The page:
Somehow, I agreed to help teach and in this supportive and caring community - I found a great deal of joy in the opportunity. In the end, this Christian community shared in the needs of this ministry so that one person did not have to juggle - someone held my daughter, made the coffee and wrote down the prayer requests. All the bases were covered and we all became a team working together to accomplish the ministry God was calling us to.

Having this Bible study in my home became a spring board for me in serving God in my initial community as well as the outside world. Co-workers and friends were invited to come, some came to become a part of the group, and some folks heard about and accepted God's love for the first time within those four walls we called home.

The work of those Wednesday nights, and the daily connection we had as a Christian community started to make a difference in our apartment building and neighborhood. When we heard of a need in the building, we tried to find a way to meet it. We visited nursing homes and befriended teenagers that others were afraid of talking too. If someone was moving and did not have the resources to pay a mover, we'd rally together with our caravan of hatchbacks and strong, young backs - and become the moving team.

When I think back to this Christian community and how we responded to the needs within and outside of our immediate community; I am amazed and filled with a sense of gratefulness to God. We did not ever plan to become a ministry team in the neighborhood, but step by step and person by person that responded to God's love and the need to share that with others - God was faithful to grow us into a loving, out-reaching community of faith.

John 13:34-35 reads, “A new command I give you: Love one another. As I have loved you, so you must love one another. 35 By this everyone will know that you are my disciples, if you love one another." In being faithful to loving God, each other and our surrounding neighbors our small community of church friends was extended to the outside world in ways we probably never will know about.

Seventeen years have passed since we moved out of that apartment building. We have remained friends with everyone who was involved in that small group ministry; but as distance and time do - we all have moved into different spaces and groups of close community. Although the groups of Christian community that I've become part of have shifted and changed over the years; my connection to a faith community that cares for itself and others outside of that community is something I've never let go of.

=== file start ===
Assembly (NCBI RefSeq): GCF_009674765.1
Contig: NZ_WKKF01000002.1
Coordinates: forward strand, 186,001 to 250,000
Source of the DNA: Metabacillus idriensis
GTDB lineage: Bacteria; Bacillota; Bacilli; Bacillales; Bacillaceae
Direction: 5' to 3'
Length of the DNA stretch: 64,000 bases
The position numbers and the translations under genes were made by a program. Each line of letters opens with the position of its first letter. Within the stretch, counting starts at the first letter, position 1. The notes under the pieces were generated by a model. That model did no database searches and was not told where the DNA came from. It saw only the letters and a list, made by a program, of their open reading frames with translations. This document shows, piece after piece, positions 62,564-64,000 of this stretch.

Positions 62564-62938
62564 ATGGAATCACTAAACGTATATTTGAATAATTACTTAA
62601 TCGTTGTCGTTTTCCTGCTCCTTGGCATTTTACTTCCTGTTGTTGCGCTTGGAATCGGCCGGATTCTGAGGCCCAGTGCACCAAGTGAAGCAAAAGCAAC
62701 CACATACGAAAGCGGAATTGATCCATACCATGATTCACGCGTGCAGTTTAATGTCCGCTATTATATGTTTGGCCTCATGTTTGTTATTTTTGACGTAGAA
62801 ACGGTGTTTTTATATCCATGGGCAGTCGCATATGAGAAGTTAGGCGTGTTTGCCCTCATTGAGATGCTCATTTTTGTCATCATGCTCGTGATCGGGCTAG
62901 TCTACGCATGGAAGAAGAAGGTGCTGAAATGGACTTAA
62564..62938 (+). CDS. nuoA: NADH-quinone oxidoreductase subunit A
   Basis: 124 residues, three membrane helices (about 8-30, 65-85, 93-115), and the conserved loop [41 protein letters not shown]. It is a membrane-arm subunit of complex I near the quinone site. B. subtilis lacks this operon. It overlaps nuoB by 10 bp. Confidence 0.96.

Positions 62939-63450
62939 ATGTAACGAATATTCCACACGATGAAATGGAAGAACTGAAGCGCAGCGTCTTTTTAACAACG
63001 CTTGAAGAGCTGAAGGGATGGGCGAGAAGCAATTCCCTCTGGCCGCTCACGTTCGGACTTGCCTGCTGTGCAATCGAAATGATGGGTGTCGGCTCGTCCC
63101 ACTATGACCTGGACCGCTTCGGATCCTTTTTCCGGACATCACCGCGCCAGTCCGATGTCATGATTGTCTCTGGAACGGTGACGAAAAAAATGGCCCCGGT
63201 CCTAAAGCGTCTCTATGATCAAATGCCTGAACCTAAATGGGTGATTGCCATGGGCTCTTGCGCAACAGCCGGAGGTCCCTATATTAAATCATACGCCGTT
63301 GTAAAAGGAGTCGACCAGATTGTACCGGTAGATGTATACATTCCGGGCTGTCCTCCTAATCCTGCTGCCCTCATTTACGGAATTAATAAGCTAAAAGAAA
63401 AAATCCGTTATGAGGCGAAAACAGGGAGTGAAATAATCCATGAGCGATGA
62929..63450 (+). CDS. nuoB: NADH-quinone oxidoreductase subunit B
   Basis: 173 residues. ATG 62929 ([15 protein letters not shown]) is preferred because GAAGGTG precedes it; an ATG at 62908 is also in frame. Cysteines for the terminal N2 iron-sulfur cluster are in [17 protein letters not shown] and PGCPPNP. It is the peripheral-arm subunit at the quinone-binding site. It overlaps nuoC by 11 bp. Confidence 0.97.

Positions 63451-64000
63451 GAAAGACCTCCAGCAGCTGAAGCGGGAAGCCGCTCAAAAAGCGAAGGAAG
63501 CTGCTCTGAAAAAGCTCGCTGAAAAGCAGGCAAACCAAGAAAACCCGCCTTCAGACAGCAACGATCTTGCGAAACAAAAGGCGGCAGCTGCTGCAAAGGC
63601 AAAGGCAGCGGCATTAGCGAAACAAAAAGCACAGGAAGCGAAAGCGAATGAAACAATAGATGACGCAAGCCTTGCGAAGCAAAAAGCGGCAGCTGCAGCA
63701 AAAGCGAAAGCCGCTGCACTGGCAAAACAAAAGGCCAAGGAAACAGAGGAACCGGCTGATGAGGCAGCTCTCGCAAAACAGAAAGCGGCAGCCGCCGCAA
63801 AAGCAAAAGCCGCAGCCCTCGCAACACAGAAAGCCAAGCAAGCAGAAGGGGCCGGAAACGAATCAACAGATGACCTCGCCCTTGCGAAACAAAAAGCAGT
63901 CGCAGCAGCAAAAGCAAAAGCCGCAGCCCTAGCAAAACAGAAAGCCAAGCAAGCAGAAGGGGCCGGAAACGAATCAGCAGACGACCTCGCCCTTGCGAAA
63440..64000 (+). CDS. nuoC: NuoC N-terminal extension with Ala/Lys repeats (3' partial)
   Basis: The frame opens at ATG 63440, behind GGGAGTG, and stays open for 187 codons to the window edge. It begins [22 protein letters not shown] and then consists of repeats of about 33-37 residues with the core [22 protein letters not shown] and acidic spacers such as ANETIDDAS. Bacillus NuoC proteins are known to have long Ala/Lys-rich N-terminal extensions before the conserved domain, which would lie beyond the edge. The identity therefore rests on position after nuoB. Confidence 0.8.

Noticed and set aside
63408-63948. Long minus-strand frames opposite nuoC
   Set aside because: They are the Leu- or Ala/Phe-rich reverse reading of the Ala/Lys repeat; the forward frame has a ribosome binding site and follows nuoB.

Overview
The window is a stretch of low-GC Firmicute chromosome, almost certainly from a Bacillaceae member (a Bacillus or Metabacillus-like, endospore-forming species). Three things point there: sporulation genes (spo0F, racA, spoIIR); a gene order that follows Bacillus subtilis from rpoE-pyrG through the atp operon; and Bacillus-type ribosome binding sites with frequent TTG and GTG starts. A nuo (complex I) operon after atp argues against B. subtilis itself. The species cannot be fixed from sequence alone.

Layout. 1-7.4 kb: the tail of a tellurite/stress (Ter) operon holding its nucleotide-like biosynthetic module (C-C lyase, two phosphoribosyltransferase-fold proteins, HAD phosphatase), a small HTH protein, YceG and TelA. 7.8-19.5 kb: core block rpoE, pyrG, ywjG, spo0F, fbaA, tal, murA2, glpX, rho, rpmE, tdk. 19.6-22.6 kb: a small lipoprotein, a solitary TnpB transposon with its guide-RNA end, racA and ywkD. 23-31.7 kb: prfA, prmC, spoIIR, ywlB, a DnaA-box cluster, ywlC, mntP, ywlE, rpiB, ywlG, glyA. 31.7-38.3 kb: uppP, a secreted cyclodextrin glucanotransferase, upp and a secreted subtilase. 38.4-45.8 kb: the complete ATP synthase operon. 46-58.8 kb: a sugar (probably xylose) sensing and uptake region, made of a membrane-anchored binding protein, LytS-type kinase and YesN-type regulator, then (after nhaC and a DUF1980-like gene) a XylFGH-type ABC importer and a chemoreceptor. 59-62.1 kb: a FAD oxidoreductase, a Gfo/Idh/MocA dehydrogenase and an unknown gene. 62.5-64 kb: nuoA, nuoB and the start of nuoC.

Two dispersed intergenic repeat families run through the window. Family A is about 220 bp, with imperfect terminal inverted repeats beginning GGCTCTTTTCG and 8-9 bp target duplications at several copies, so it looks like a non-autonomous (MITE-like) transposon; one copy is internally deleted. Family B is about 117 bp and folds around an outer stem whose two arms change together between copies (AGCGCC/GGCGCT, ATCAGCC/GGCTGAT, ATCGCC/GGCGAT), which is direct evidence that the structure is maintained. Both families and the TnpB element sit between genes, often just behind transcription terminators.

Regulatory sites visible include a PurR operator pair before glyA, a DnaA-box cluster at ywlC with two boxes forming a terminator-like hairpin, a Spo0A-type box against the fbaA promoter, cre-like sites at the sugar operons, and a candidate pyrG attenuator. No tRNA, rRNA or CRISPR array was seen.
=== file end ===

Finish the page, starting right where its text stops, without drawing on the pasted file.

The effort and work of ministry is a challenging call. Sometimes, I've become discouraged when the reality of loving God and others is not as organic and natural as what I experienced all those years ago in that apartment building. But somehow, every time I've been in a place of disillusionment or discouragement, God has lifted up a space, a group, and environment of healthy Christian community for me to belong to and serve in. This platform of caring for a faith community, teaching in a faith community, and working to invite others into a closer relationship with God is the life-giving stream that encourages me to keep on keeping on in my own faith journey.

In the Celtic christian tradition, women were seen as the hearth-tenders. They made sure the fire in the home was kept burning all day and all night. They also would take that hearth fire out to the fields when tending sheep or field. There was an emphasis that life, light and goodness were a gift from God and the fire tending in and outside the home was a practical and faith reflective action in response to that belief. The Celtic christian community was built on the light and life that comes from living, working and growing in faithful cooperation with God - the original hearth tender.

Matthew 5:14-16 reads,
14 “You are the light of the world. A town built on a hill cannot be hidden. 15 Neither do people light a lamp and put it under a bowl. Instead they put it on its stand, and it gives light to everyone in the house. 16 In the same way, let your light shine before others, that they may see your good deeds and glorify your Father in heaven.

At a particularly difficult time, a friend spoke about the importance of understanding that God is the original hearth-tender. God does not store up his light and love away from the reality of the world, but is always at work in the world lighting things up.

There are two choices in life when we encounter darkness and difficulty: